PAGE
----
joined the cult following. Under this definition, films with
obvious cult followings like the "Star Wars" or "Lord of the
Rings" trilogies do not count, as they were immediately loved
by everyone, not just a small group of loyal, mainstream-hat-
ing fanatics. "Star Wars" and LOTR go beyond cult films, for
they are an entire culture in themselves.
My professor's cult-as-genre description feels like a neo-
capitalist take on the art of filmmaking. A screenwriter can sit
down, planning to write a comedy. How do you write a cult
The impetus for this entire discussion was Tuesday's 58th
birthday celebration for one of the kings of cult filmn- David
Lynch, Lynch makes films which are "strange, quirky, offbeat,

eccentric, oddball, etc." They're just plain weird. Think
"Eraserhead," "Blue Velvet," "Mulholland Dr." John Waters
("Pink Flamingos") and Sam Raimi ("Evil Dead"), two of the
other kings of cult filmmaking, also gravitate toward the out-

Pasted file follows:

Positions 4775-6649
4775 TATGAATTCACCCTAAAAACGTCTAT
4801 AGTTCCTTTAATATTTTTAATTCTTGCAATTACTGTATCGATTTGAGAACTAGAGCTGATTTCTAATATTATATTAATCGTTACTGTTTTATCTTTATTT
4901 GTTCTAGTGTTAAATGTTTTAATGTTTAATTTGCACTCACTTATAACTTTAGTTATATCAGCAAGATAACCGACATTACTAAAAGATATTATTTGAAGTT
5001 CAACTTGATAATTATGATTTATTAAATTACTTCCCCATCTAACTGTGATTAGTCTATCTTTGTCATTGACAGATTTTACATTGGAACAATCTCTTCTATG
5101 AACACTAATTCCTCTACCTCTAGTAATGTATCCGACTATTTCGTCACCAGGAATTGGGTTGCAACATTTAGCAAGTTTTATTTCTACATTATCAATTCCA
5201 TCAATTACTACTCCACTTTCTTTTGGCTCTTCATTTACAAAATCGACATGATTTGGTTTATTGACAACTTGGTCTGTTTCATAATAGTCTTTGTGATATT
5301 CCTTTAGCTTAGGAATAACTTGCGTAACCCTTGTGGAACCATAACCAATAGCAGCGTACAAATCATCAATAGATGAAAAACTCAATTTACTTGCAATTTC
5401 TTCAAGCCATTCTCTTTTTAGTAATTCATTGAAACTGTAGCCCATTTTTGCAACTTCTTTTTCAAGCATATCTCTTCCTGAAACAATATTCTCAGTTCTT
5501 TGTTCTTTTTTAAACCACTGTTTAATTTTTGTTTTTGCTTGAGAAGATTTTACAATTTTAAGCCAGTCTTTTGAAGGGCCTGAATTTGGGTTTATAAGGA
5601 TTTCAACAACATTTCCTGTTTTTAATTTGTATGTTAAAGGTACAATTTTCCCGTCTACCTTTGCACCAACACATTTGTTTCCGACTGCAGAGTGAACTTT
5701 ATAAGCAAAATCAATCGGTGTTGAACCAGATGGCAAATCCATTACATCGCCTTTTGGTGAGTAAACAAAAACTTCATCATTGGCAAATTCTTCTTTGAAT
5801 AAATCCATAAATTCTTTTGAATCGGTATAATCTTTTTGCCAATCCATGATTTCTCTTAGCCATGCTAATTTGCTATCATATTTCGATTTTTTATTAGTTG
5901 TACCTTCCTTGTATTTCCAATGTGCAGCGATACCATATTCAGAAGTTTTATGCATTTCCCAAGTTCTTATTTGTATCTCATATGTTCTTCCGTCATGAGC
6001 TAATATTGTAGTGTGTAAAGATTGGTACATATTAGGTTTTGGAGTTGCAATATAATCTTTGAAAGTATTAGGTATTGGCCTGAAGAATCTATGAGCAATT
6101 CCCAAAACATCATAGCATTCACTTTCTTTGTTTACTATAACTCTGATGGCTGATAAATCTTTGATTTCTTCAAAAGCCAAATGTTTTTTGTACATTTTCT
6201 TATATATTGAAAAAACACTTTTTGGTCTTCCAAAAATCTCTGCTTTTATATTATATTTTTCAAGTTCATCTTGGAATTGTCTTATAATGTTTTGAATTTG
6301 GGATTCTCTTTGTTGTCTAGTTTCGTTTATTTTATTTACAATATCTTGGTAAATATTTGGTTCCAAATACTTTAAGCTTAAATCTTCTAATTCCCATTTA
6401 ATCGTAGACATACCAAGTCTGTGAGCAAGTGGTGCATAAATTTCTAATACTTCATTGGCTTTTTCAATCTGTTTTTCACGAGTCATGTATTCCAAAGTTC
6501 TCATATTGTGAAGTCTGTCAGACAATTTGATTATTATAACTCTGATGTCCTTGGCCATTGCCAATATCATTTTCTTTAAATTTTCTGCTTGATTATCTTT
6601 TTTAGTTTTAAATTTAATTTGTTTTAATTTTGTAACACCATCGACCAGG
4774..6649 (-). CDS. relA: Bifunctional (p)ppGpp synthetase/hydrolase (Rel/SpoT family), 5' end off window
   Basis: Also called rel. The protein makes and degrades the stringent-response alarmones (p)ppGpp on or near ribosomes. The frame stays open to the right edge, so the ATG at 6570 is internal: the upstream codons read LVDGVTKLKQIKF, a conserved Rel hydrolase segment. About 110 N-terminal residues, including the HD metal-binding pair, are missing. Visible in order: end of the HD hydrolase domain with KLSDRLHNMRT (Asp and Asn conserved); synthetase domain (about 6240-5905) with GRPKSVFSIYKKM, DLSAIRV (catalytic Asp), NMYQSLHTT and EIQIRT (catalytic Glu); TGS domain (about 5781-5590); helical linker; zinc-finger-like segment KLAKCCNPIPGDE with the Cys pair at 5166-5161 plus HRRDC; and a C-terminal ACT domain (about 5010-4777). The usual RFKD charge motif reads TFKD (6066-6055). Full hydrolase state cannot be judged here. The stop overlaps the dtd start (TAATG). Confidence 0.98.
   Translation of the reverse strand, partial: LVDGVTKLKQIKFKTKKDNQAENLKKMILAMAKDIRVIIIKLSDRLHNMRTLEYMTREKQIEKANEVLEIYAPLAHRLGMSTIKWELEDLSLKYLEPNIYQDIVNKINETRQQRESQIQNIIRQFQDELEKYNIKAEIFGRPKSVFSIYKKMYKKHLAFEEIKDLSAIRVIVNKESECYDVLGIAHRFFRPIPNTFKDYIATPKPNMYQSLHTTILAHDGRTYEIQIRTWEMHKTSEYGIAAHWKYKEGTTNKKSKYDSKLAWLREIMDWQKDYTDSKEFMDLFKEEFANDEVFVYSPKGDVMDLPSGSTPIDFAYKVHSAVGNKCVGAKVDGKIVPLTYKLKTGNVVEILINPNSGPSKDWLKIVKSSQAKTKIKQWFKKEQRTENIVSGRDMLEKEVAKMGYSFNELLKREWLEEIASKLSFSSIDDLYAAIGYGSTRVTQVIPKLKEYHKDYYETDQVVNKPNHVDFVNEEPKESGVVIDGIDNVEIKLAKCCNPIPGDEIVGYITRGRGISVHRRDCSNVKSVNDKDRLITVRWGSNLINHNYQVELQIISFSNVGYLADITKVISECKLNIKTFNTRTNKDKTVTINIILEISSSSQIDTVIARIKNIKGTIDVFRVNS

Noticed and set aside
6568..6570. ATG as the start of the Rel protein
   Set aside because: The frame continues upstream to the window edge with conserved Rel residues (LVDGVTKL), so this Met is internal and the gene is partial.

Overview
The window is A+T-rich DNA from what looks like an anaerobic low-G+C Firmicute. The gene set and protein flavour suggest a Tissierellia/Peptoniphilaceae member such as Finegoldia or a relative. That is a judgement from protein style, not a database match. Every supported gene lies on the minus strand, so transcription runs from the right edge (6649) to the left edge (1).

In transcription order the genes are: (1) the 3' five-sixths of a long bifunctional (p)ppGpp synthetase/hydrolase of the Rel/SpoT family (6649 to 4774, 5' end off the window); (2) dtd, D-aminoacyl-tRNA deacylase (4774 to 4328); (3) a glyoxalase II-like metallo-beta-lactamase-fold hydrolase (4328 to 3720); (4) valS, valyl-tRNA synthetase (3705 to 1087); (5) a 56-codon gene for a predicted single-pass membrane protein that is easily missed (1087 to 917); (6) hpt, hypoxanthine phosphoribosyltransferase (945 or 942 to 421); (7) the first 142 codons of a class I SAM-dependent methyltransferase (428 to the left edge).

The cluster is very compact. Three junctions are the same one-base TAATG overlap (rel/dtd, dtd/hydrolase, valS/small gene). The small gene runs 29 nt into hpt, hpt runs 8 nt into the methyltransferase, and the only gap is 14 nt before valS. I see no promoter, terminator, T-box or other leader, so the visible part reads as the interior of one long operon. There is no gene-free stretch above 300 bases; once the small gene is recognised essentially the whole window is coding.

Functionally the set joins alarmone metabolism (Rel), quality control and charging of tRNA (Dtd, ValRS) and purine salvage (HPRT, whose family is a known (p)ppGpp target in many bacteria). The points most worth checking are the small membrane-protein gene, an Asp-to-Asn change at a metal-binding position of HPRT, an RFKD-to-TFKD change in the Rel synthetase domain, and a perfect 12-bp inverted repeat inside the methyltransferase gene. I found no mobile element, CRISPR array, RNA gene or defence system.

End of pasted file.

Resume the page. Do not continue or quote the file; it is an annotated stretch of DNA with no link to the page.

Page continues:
rageous. Guys like these make the definition of cult movies as
a genre understandable. However, it's still not correct.
The ultimate cult film has to be 1975's "The Rocky Horror
Picture Show" "Rocky Horror," and the transvestite-rocking
good times it inspired, failed at the box office at first but then
found new life in midnight screenings all across the country.
The midnight screening has since been an immediate identifi-
er of a cult film. Still, while the State Theater may cause you
to think differently, not all midnight screenings are of cult
films and not all cult films are given midnight screenings.
The question now is what are the recent cult movies? It's
another tricky subject, because the whole point of cult movies
is that they're not immediately popular.
Still, modern cult films exist, and some don't fit people's
normal expectations for what a "dark, strange and difficult"